Going back to Strati’s (2017) article, there is little to incriminate the use of antibiotics in altering the microbiota of autistic individuals. Although anecdotal accounts describe an increase number of infections during childhood years, empirical studies tend to disprove this account (Rosen et al., 2007). In addition, studies on the microbiome in any population are quite difficult as the microbiota of the gut is highly variable among individuals and throughout their lifetimes. In this regard, a person’s microbiome is not fixed and when experiencing some disturbance the ensuing change varies among individuals. It may be that the microbiome in ASD individuals is different to that of control subjects; however, changes may be due to dietary factors, nutritional deficiency (e.g., iron, magnesium), and changes in bowel habits (see references below).
The use of antibiotics early in life in ASD needs to be further studied. Available studies are scarce and prevent us from drawing hard conclusions. The importance of performing further studies is highlighted by some observations of relevance to autism:
- Studies have shown that more patients with inflammatory Bowel Disease (IBD) may have had one or more antibiotics dispensations in their first year of life as compared to controls (58% vs 39% in one study). Those receiving one or more dispensation of antibiotics were 2.9 times the odds of being suffering from inflammatory bowel disease.
- There is a link between the microbiome and obesity. Diet and exercise don’t seem to be enough to control weigh in all individuals. A study published in Nature in 2006 by Turbaugh et al. took adult germ-free mice and colonized them with microbiota from either obese or lean mice. Over several weeks the ones that got the obese donor gained significant fat. Those that turned obese were also colonized by more firmicutes, a bacteria now associated with poor weigh control. This experiment has now been reproduced in human (Vrieze et al, 2012). The latter study showed how intestinal microbiota from lean donors when transplanted to males with metabolic syndrome showed improvements in peripheral insulin sensitivity without a difference in diet composition.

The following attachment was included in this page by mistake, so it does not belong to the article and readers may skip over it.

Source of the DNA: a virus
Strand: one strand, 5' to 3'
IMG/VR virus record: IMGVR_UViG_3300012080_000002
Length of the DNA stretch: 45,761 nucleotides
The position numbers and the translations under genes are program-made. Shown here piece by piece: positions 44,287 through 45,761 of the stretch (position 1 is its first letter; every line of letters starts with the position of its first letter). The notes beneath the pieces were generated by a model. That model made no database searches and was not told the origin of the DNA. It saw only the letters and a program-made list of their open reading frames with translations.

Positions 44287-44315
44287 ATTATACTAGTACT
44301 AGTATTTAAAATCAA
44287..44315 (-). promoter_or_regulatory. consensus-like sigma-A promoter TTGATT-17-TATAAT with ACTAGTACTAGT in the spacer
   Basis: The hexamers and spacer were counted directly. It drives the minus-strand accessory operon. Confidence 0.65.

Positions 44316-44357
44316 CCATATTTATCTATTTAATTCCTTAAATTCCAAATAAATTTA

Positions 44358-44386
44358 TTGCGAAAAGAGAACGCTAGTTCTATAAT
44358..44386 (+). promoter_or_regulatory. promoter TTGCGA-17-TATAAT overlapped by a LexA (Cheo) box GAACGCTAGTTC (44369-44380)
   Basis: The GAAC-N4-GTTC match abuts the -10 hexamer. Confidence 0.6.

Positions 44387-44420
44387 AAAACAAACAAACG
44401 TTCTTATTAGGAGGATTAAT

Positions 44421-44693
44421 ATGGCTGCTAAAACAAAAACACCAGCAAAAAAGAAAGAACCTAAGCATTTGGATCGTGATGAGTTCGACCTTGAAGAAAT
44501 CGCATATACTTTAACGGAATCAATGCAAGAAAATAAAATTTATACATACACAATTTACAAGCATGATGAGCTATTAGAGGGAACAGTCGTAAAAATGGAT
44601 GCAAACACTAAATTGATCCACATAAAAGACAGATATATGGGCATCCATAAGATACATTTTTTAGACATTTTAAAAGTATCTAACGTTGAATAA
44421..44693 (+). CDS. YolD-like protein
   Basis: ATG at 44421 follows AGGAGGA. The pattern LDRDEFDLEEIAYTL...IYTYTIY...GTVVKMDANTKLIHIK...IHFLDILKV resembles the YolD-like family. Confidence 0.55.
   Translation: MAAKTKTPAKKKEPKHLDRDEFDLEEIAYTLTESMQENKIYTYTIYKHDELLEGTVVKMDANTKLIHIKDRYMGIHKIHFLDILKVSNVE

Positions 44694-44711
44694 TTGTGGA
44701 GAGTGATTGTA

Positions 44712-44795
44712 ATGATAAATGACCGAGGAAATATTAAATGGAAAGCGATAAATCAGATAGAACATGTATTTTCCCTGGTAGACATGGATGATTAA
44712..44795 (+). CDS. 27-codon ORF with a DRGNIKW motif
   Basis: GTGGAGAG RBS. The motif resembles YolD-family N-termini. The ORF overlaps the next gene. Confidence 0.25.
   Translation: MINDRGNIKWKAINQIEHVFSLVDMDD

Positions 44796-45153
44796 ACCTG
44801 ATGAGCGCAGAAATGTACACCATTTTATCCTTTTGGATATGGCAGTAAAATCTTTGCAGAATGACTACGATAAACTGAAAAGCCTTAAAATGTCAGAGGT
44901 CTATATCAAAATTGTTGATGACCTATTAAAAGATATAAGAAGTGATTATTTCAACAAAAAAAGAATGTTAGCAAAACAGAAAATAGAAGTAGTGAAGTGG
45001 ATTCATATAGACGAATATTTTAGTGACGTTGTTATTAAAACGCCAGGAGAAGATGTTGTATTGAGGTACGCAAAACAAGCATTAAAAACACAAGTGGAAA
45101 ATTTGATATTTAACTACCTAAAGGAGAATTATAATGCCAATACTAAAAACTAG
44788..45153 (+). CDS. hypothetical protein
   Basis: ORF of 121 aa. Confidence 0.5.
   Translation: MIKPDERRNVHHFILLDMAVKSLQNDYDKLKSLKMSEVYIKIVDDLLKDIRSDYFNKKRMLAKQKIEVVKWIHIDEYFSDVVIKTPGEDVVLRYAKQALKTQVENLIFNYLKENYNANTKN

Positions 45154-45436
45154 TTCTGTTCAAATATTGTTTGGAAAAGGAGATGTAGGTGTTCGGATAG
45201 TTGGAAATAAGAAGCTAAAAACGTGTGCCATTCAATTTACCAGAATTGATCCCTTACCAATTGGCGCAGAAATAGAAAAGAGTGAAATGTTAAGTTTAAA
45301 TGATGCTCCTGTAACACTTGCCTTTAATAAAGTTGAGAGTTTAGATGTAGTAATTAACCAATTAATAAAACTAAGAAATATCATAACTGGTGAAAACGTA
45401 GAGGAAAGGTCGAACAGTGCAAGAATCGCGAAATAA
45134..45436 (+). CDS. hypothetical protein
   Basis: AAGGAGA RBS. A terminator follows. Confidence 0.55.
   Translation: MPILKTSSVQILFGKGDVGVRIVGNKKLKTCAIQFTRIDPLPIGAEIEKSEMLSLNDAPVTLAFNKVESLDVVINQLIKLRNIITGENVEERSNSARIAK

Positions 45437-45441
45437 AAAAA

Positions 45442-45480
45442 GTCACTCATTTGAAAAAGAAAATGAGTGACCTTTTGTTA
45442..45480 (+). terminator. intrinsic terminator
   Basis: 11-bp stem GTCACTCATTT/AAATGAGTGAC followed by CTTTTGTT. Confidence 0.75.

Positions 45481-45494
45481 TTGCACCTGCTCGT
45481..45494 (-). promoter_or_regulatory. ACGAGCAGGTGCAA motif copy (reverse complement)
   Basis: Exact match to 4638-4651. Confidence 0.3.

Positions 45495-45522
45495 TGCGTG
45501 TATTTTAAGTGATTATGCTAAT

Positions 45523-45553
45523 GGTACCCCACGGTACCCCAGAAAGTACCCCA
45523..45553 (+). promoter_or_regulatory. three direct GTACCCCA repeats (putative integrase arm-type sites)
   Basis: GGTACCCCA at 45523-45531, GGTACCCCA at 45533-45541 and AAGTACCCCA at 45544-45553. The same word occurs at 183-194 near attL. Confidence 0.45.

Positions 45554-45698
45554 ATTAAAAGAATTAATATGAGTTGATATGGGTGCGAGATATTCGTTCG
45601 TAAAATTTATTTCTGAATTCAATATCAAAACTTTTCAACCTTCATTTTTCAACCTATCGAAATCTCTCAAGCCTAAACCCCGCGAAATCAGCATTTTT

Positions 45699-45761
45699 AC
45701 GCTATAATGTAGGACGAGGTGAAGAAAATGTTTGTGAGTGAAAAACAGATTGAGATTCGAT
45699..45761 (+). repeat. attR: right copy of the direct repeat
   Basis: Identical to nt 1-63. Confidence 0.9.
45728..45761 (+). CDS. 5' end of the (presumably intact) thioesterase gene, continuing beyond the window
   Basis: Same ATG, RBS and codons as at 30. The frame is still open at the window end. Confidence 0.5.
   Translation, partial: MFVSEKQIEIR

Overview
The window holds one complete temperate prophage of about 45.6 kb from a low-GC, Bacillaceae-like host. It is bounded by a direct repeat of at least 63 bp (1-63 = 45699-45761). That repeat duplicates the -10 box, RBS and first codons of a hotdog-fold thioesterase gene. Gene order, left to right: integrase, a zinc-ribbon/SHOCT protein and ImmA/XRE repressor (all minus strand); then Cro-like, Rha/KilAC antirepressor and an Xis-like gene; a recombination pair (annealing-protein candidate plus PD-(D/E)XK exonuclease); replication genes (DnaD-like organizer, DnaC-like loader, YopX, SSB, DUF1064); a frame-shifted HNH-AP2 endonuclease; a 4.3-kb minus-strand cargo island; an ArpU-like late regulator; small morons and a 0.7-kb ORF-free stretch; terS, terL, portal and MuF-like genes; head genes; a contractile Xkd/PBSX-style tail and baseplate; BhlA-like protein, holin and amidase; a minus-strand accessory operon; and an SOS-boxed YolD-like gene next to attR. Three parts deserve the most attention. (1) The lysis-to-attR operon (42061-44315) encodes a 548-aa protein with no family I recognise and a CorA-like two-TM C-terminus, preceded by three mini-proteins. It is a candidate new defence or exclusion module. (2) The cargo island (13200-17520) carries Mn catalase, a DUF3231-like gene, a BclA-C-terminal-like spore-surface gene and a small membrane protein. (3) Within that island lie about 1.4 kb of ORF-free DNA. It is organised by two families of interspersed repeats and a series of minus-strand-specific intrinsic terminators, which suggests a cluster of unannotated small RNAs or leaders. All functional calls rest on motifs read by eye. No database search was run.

There are some additional aspects of autism that may relate to the microbiota (e.g., anxiety) but evidence for them being a factor in autism is peripheral. What we have as of present are intriguing correlations that suggest the need for further studies. In terms of immediate applications, we need targeted, rapid turn-around tests to describe our microbiota and we need to emphasize the use of narrow spectrum antibiotics in our clinical practice.
For those interested there is related information in some of our previous blogs:
Qiao Y, Wu M, Feng T, et al. Alterations of oral microbiota distinguish children with autism spectrum disorder from healthy control. Scientific Reports, article number 1597, 2018.
Rosen NJ, Yoshida CK, Croen LA. Infection in the first 2 years of life and autism spectrum disorders. Pediatrics 119(1):e61-69, 2007.
Strati F, Cavaleri D, Albanese D, et al. New evidence on the altered gut microbiota in autism spectrum disorders. Microbiome 5:24, 2017.
Swanson H. Drug metabolism by the host and gut microbiota: a partnership or rivalry? Drug Metabo Dispos 43(10): 1499-1504, 2015.
Turnbaugh PJ, Ley RE, Mahowald MA, et al. An obeity-associated gut microbiome with increased capacity for energy harvesting. Nature 444:1027-1032, 2006.
Vrieze A, Van Nood E, Holleman F, et al. Transfer of intestinal microbiota from lean donors increases insulin sensitivity in individuals with metabolic syndrome. Gastroeneterology 143(4):913-916, 2012.